Funding: The research was funded by the National Natural Science Foundation of China, no. 71073169.
Perceptions of caring in China: patient and nurse questionnaire survey
Article first published online: 30 SEP 2013
© 2013 International Council of Nurses
International Nursing Review
Volume 60, Issue 4, pages 487–493, December 2013
How to Cite
He, T., Du, Y., Wang, L., Zhong, Z.F., Ye, X.C. and Liu, X.H. (2013), Perceptions of caring in China: patient and nurse questionnaire survey. International Nursing Review, 60: 487–493. doi: 10.1111/inr.12058
Conflict of interest: No conflict of interest has been declared by the authors.
- Issue published online: 20 NOV 2013
- Article first published online: 30 SEP 2013
- National Natural Science Foundation of China. Grant Number: 71073169
The concept of caring is important to both patients and nurses. If patients and nurses perceive caring behaviours differently, patients may not have their needs met or will be dissatisfied with the nursing.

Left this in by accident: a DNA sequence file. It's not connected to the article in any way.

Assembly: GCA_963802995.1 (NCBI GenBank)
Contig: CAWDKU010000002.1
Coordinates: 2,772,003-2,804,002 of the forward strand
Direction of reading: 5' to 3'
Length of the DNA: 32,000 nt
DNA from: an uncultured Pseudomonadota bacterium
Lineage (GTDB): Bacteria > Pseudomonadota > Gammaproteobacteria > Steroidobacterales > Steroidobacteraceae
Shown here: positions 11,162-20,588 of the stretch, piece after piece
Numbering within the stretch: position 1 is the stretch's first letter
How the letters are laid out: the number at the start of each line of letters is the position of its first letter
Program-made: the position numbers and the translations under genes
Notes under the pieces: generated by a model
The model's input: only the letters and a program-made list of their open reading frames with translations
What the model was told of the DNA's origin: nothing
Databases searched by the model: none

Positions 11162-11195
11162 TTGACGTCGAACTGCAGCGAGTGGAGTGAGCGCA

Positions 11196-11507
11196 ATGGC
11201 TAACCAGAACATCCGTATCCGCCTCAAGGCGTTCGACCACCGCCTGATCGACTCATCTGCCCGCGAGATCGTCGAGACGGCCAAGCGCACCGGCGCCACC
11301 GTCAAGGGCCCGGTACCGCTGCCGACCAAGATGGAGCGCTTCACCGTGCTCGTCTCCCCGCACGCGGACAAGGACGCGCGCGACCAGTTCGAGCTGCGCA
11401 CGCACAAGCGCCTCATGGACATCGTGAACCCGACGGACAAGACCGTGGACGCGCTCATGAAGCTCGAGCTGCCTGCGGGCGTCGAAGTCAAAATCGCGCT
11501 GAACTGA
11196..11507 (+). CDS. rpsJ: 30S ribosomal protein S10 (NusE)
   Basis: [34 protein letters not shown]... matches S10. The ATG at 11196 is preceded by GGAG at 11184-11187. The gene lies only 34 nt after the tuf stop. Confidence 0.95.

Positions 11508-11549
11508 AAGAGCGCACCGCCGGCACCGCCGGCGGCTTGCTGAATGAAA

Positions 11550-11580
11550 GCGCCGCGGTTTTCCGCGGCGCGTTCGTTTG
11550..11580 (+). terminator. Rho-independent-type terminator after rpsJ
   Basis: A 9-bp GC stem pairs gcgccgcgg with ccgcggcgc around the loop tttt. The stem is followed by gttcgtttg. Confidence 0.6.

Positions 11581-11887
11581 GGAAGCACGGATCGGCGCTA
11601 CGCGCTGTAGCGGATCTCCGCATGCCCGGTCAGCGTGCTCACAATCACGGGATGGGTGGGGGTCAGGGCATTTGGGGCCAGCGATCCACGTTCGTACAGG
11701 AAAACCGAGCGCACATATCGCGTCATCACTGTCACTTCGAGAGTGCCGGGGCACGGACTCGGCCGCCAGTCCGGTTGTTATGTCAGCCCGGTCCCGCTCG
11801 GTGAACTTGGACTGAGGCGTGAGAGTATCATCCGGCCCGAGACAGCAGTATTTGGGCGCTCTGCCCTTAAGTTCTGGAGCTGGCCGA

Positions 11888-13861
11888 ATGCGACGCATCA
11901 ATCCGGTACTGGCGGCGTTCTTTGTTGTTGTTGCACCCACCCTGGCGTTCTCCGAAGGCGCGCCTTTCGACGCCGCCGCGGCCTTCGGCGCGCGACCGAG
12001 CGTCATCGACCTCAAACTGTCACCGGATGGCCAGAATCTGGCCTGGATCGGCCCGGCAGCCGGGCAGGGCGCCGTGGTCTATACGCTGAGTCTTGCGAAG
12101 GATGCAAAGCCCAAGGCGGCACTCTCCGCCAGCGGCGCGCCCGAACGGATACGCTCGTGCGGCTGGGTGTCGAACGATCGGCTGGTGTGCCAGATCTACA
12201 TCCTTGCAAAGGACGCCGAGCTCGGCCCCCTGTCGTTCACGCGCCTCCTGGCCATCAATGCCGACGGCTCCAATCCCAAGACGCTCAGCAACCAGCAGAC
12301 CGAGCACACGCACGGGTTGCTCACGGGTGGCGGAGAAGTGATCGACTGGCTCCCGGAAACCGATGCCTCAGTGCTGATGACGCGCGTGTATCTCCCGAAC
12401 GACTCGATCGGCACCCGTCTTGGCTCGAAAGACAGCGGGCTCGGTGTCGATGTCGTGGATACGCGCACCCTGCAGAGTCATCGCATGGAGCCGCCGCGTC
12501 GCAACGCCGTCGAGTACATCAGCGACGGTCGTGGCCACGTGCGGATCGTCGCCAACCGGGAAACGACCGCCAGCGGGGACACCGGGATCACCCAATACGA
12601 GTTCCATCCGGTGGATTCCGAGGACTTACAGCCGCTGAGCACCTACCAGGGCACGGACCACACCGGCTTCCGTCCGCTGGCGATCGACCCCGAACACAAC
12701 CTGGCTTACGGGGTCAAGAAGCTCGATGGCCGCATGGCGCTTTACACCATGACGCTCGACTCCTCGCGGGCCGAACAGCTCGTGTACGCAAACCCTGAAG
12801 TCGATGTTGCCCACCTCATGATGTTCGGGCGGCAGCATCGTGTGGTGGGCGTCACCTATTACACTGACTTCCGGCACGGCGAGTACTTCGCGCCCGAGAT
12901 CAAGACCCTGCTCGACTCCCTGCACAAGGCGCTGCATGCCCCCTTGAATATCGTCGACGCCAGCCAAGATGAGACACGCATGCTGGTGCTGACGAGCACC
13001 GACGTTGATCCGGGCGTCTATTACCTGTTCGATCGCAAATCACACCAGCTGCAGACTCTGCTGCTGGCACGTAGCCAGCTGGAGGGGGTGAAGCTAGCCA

This study conducted in mainland China compared the perceptions of nurses and patients concerning nurses' caring behaviours.
From November 2011 to June 2012, 680 patients and 540 of their nurses in five hospitals in southern, central and eastern China were invited to complete a descriptive comparative survey with four subcategories, the Caring Behaviors Inventory-24. Respondents scored each of the 24 items on the survey from 1 (low) to 6 (high). Of those invited, 595 patients (87.50%) and 445 (82.41%) nurses completed the survey.
The mean item score on the Caring Behaviors Inventory-24 was 4.32 and 4.96 for patients and nurses, respectively. The subcategory with the highest mean score for both groups was knowledge and skills (4.73, 5.25), and the lowest for both groups was positive connectedness (3.98, 4.51). Nurses' scores were significantly higher than those of patients for all four subcategories (P < 0.001).
The gap between the two groups indicates that nurses need to improve their understanding and response to patients' actual and perceived needs and expectations. In China, patients require more support from nurses of their psychological needs.
Participants came from a limited number of hospitals in three cities. A larger sample from different hospitals in mainland China could have increased the power of the study.